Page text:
Cut out Christmas Sugar Cookies because your child has sugar and wheat allergies? No way! This article aims to convince you that it is easy to make the infamous Sugar Cookie healthy without using processed sugar and flour. You may know these two white wonders as the evil twins most likely responsible for the symptoms I call the holiday haze. They are sugar binging and crashing, irritability, and tummy aches just to name a few. If you are at all curious how to make healthy cookies that feature an all natural and organic sugar-free icing, read on and get ready to roll out the dough.
Cut in sweets without the ill side affects. This in it self is a miracle. First, I would like to tell you about the origins of this heaven sent cookie and why I want to share this treat with you and your family.
Christmas means make a mess in the kitchen with the kids: white confection masks everyone from head to toe, even the dog and kitty. Nothing lights up a child’s face like making Christmas cookies, not even the Christmas tree.
I love the sugar cookie because it is creatively kid friendly. The dough is durable, can be rolled out over and over, and the character cut outs make a story for all to imagine. As a kid, all I could do was happily anticipate eating the angel, Santa, and Rudolph the reindeer. About five times each. This holiday joy was inevitably distracted by dread. I’d soon feel the sugar rush through my little obese body. I was always 45 pounds overweight. My joints would ache and messed up was my digestion all night long and into the next day. The memory of feeling the warmth of my mother’s kitchen, the freedom to express with cookie cutters, and the ultimate disappoint of ill-health just didn’t mix. This was not a recipe for success. Sugar Cookies used to mean joy and pain. At least they did for me, and so I did something about it. I wanted just joy.
I took a sugar cookie recipe from my Aunt Diane, Sicilian by decent, an expert in dough from pizza to cannolis, and when she belts out the Ave Maria, it brings me to tears. Any woman who sings while she bakes you know is going to roll out a tasty dough. So taking my aunt’s family recipe, I used my transcribing method of converting the white processed sugar and flour to alternative sugar-free/gluten-free ingredients and created a Cut Out Sugar Cookie to share with everyone.
I use alternative ingredients to white wheat flour such as an all-purpose gluten-free flour by Bob Redmill’s that combines garbanzo bean, fava bean, tapioca and potato starch for the right cookie texture. I use white rice flour for a white cookie color and for flouring the dough and cookie cutters. Xanthan gum is a necessary ingredient for gluten-free baking and is added to hold the gluten-free flour together. Just a small amount is needed of this plant based gum.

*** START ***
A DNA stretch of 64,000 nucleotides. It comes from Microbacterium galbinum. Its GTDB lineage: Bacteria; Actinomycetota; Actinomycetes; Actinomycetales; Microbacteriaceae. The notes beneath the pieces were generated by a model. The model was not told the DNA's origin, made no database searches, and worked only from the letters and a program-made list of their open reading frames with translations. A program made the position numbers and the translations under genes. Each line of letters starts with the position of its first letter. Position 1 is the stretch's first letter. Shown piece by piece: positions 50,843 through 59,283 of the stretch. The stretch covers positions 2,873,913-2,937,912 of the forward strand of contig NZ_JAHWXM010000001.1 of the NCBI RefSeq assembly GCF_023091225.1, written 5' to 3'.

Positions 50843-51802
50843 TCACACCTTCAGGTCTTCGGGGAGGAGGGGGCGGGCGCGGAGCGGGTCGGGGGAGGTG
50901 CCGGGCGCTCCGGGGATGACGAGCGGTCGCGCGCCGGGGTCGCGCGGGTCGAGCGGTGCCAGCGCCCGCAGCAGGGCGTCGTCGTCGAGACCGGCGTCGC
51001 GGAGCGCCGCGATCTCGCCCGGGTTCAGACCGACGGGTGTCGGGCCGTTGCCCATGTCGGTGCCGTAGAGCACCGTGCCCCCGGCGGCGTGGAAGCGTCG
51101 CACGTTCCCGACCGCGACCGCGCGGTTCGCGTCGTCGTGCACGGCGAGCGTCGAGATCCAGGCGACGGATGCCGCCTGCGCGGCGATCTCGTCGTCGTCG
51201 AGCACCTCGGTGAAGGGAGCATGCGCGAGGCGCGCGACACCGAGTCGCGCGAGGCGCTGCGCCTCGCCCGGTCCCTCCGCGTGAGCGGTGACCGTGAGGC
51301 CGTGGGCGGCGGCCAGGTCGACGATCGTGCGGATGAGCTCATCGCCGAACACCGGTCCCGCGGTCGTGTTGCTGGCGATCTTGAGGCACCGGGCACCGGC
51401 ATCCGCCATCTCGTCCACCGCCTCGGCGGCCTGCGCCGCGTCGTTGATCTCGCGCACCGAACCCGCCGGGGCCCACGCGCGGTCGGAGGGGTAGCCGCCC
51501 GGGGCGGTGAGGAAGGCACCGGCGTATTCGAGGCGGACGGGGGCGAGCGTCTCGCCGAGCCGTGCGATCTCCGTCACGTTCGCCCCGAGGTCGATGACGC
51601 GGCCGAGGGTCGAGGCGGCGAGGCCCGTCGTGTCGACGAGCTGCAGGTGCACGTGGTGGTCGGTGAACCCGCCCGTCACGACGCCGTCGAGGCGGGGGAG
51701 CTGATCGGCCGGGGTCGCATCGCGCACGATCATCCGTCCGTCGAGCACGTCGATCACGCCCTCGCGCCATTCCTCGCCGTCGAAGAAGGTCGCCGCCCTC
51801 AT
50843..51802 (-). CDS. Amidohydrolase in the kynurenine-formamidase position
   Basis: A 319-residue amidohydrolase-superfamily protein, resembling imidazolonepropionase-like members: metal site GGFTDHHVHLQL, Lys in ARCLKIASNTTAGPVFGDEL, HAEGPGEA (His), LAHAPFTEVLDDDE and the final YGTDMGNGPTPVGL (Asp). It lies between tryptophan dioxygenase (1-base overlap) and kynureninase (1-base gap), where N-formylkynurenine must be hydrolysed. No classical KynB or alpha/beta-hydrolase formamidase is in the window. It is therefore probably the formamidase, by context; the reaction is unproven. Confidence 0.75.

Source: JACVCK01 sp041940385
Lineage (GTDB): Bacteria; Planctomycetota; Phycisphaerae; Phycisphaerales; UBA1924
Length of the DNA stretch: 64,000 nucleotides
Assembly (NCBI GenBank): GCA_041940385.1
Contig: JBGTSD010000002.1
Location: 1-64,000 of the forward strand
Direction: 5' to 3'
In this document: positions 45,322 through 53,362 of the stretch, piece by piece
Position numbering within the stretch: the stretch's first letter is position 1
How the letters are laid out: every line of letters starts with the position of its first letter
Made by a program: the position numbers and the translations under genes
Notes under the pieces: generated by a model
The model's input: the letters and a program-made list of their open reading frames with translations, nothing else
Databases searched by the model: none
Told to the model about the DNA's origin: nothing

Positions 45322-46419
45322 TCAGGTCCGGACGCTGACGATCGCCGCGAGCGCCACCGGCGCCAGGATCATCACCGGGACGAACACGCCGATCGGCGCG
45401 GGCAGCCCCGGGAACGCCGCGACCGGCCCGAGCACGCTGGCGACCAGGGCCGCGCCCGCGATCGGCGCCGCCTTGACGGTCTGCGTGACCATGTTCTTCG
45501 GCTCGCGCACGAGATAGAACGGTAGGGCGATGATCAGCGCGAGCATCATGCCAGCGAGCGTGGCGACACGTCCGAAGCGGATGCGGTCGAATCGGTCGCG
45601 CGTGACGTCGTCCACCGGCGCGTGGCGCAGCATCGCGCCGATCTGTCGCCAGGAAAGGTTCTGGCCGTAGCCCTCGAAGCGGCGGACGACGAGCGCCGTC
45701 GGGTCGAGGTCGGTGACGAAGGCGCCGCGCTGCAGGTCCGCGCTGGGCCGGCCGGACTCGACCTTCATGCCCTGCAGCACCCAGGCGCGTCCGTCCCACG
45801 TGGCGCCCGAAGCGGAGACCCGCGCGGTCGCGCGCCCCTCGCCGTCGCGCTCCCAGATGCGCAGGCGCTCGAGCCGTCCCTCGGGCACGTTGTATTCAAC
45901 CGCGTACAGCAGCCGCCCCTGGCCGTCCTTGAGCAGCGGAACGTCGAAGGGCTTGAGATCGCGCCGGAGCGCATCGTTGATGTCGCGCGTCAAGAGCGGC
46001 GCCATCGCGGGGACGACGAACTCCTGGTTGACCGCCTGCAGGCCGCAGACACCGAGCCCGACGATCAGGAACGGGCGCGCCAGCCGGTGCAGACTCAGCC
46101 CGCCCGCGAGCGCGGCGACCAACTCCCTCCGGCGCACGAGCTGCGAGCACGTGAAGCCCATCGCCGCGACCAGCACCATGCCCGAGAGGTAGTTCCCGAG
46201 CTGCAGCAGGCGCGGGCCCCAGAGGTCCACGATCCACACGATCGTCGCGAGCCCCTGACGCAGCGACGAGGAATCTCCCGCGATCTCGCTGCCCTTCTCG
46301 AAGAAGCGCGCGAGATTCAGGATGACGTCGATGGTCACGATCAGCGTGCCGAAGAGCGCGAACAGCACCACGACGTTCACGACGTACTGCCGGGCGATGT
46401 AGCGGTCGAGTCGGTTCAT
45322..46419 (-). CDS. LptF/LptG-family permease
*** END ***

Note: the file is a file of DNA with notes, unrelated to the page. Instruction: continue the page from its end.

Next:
For the sugar I substitute agave, stevia, and a combination of oligofructose and erythritol in a product called Swerve that can be found at pcflabs.com, some Whole Foods, and health food stores. Organic erythritol is a fermented polyol or sugar alcohol with no digestive ill side affects. Swerve also adds oligofructose which is inulin from chickory. Both ingredients have no glycemic or very low glycemic index and very easy digestion. Neither promotes tooth decay.
Swerve is the most affordable healthy baking sugar replacement that looks and acts the most like sugar in baking. Swerve replaces the volume and firmness as well as adding an extremely low calorie sweetness in a recipe. Just using erythritol products without the added oligofructose like ZSweet and Zero brands of erythritol are not as good for baking because the taste isn’t as sweet, but straight erythritol works great as table sugars to sprinkle on cereals and yogurts. They can both be found at Whole Foods and health food stores on on the internet.
Also in the recipe, my aunt Diane uses sour cream which gives the dough an extra added moistness and elasticity that makes for great taste and a dough that can be rolled out many times over. The easy roll out factor is very important when it comes to making this cookie recipe with kids.
To substitute for the dairy, a soy yogurt can be used but it may change the color of the dough to a darker color. The original look of the dough should be a backdrop of white and the color of the icing could be a pink or green for a holiday theme. Another way to switch out the sour cream is to use Total Greek 2% yogurt. This is a healthy version while still using dairy.
Knowing the substitutes, it time for the tricks of making the recipe.